September 13, 2021

Poynter Report author Tom Jones is on vacation and will return Wednesday. Today’s Poynter Report was compiled by Kristen Hare, Angela Fu, Rick Edmonds and Ren LaForme.

Journalists in Afghanistan beaten while covering protests

At least 14 journalists were detained by the Taliban while covering protests in Kabul last week, according to the Committee to Protect Journalists. Of those journalists, at least nine experienced violence while detained.

Two video journalists from the Afghan news outlet EtilaatRoz, Nemat Naqdi and Taqi Daryabi, described brutal beatings that left them bloodied and severely bruised. Naqdi told CNN that the attack impaired his hearing in his left ear and that he thought he was going to die.

In the past 20 years, a number of independent news outlets have sprung up in Afghanistan. When the Taliban took over last month, they said they would allow those outlets to continue to operate as long as they don’t broadcast anything that contradicts Islamic values or goes against the
“national interest.”

In recent weeks, however, media workers have fled the country, and some outlets have reduced or stopped their operations. Several journalists who have continued their work report being harassed or detained while covering protests against the Taliban.

“The Taliban is quickly proving that earlier promises to allow Afghanistan’s independent media to continue operating freely and safely are worthless,” said Steven Butler, CPJ’s Asia program coordinator, in a CPJ report on the attacks.

Dan Barry on the day we can’t forget

The New York Times’ Dan Barry wrote about the 20th anniversary of 9/11 and the science and strangeness of how and what we remember. It’s a piece that, for anyone who clearly remembers that day, will make you question your own memories. Barry shared some of his own from covering that day.

I remember camping out with the National Guard in Battery Park several days after the terrorist attacks. I remember wearing a construction helmet, carrying a clipboard and walking around as if I belonged at the restricted World Trade Center site, then known as “the Pile” and as much a burial ground as a crime scene.

I remember the messages of grief, anger and faint hope scrawled in the dust that had settled on the surrounding buildings. Scrawled with the tips of fingers. I remember being determined to chronicle these messages before the power washers came.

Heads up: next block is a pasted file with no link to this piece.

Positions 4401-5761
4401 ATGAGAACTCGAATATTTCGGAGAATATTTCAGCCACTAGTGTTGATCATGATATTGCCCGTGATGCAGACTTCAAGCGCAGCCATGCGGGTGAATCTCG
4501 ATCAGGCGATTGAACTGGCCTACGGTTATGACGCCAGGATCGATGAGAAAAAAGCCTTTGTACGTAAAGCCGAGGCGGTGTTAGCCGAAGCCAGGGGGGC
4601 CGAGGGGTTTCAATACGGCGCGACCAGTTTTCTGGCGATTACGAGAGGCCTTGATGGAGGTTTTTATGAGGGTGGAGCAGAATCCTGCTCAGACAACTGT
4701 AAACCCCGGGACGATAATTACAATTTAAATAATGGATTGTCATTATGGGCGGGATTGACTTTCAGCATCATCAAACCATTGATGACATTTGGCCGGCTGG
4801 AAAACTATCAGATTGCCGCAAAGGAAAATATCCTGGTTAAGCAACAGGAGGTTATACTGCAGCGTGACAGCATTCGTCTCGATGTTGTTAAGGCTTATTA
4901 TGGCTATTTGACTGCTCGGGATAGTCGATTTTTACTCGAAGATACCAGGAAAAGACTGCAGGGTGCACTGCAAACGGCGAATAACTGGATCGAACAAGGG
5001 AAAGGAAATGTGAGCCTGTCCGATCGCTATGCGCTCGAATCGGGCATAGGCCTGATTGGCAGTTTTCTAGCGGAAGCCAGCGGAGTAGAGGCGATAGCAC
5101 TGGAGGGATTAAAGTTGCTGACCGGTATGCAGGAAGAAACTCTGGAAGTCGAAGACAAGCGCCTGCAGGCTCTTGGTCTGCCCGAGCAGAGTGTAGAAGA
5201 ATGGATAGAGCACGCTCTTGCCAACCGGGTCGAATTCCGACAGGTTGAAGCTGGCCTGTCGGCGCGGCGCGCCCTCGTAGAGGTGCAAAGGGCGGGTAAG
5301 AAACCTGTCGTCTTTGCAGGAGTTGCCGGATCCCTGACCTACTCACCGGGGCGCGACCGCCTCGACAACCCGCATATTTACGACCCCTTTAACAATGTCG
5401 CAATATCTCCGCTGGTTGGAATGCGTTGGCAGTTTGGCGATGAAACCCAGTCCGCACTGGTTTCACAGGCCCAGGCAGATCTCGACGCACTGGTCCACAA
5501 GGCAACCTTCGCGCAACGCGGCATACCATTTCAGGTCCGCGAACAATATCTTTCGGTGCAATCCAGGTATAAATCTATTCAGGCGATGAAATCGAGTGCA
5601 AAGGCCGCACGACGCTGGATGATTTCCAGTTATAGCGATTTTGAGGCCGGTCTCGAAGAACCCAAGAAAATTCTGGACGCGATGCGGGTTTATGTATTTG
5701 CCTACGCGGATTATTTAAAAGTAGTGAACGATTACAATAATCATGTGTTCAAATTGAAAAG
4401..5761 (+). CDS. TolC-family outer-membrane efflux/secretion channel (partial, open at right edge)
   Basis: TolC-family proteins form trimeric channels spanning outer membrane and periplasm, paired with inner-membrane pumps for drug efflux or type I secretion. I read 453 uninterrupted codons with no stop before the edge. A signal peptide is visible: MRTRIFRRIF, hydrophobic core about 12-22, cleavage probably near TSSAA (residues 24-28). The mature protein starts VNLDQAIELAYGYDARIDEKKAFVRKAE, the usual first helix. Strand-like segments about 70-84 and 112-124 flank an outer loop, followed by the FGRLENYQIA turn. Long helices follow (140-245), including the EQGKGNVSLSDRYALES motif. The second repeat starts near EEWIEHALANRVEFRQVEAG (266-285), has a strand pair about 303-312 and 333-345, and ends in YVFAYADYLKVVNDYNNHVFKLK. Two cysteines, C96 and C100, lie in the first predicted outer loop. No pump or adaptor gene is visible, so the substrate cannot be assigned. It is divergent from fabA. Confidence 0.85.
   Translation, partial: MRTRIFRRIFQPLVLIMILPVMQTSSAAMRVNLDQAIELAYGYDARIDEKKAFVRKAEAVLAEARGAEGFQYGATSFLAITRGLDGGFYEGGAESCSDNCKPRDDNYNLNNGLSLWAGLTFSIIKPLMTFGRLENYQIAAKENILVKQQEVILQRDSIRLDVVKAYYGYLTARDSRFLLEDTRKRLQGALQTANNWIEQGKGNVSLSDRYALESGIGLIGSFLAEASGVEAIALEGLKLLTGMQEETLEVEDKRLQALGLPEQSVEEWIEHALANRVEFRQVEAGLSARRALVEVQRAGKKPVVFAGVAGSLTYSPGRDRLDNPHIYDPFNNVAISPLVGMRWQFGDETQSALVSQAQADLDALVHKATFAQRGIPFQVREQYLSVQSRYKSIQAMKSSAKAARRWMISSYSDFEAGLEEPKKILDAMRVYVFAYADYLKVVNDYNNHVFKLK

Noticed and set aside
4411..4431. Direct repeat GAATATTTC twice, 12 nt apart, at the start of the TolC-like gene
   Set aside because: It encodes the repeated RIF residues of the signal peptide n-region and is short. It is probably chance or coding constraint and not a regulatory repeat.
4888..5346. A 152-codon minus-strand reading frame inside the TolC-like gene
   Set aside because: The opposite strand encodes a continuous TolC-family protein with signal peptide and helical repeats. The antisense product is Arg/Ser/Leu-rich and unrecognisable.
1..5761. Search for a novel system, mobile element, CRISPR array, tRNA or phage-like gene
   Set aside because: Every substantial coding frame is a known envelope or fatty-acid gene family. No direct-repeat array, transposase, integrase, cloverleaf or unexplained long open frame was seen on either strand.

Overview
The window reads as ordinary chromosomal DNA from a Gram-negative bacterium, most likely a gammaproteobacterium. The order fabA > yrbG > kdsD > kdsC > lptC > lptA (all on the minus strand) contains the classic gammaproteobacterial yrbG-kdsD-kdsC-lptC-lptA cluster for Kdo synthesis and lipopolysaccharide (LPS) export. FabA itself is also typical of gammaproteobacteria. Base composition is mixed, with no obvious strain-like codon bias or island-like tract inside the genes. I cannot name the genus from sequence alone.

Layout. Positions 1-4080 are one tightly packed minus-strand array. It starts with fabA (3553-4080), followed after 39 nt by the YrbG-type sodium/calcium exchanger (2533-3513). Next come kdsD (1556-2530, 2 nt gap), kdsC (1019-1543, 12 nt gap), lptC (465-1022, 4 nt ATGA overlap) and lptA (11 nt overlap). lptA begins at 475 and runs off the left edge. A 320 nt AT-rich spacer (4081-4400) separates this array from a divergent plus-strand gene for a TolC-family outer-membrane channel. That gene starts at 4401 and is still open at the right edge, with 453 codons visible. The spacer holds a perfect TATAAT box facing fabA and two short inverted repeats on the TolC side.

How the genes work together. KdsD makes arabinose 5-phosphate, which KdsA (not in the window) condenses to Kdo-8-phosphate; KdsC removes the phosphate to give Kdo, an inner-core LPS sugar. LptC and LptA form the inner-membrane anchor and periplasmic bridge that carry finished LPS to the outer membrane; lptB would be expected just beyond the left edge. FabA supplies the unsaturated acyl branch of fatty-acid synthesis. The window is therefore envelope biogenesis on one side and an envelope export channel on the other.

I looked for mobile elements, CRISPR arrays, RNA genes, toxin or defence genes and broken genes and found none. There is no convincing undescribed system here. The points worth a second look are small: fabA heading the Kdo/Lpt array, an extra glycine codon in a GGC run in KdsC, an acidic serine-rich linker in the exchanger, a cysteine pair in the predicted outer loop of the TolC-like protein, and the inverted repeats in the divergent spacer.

“The Towers Will Rise Again”

“Vernon Cherry Call Home”

“God Be With You Dana — Love, Mom”

I remember not wanting to think too hard about what comprised the dust, and not thinking at all about how harmful the dust might be for rescue and recovery workers to inhale.

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Gannett Labor Day

Gannett’s 250-plus regional newspapers had a holiday surprise for print subscribers — no paper on their doorstep on Labor Day. Instead, that Sunday’s edition was labeled Sunday-Monday. Readers were directed to go to local digital sites instead for breaking news on Monday.

The explanation, where one was offered, was to give the newspapers’ employees more time to be with their families.

Gannett has stuck with a seven-day a week print schedule, while other chains like McClatchy have dropped at least one day of print a week. So a possible agenda for the move was to nudge print-plus-digital readers to register for the free digital access to which they are entitled (many do not). Or to test the waters for dropping print on other holidays or on a regular basis.

Gannett has amped up its digital transformation strategy in 2021, among other things erecting a paywall to view certain premium articles on the USA Today site, which had been free. The company has also formed a partnership with betting service Tipico, so that paying digital readers at pilot regional papers can check the odds and place a bet directly.

Poynter to honor Lesley Stahl

Lesley Stahl, the award-winning broadcast journalist and “60 Minutes” correspondent for CBS News, will be the 2021 recipient of the Poynter Medal for Lifetime Achievement in Journalism.

Poynter presents the award each year to an accomplished journalist whose career has made a significant impact on democracy and its institutions. Stahl has produced more than five decades of tough but fair reporting marked by political scoops, investigations, surprising features and foreign reporting.

Previous recipients include Chris Wallace, broadcast journalist, best-selling author and anchor of “Fox News Sunday;” Katie Couric, broadcast journalist, best-selling author and media entrepreneur; Lester Holt, anchor of “NBC Nightly News” and “Dateline NBC;” Judy Woodruff, anchor and managing editor of “PBS NewsHour;” Tom Brokaw, former anchor of “NBC Nightly News;” and Bob Schieffer, former CBS News anchor and host of “Face the Nation.”

Poynter will present Stahl with the award during its virtual Celebration of Journalism on Nov. 10.

Have feedback or a tip? Email Poynter senior media writer Tom Jones at tjones@poynter.org.

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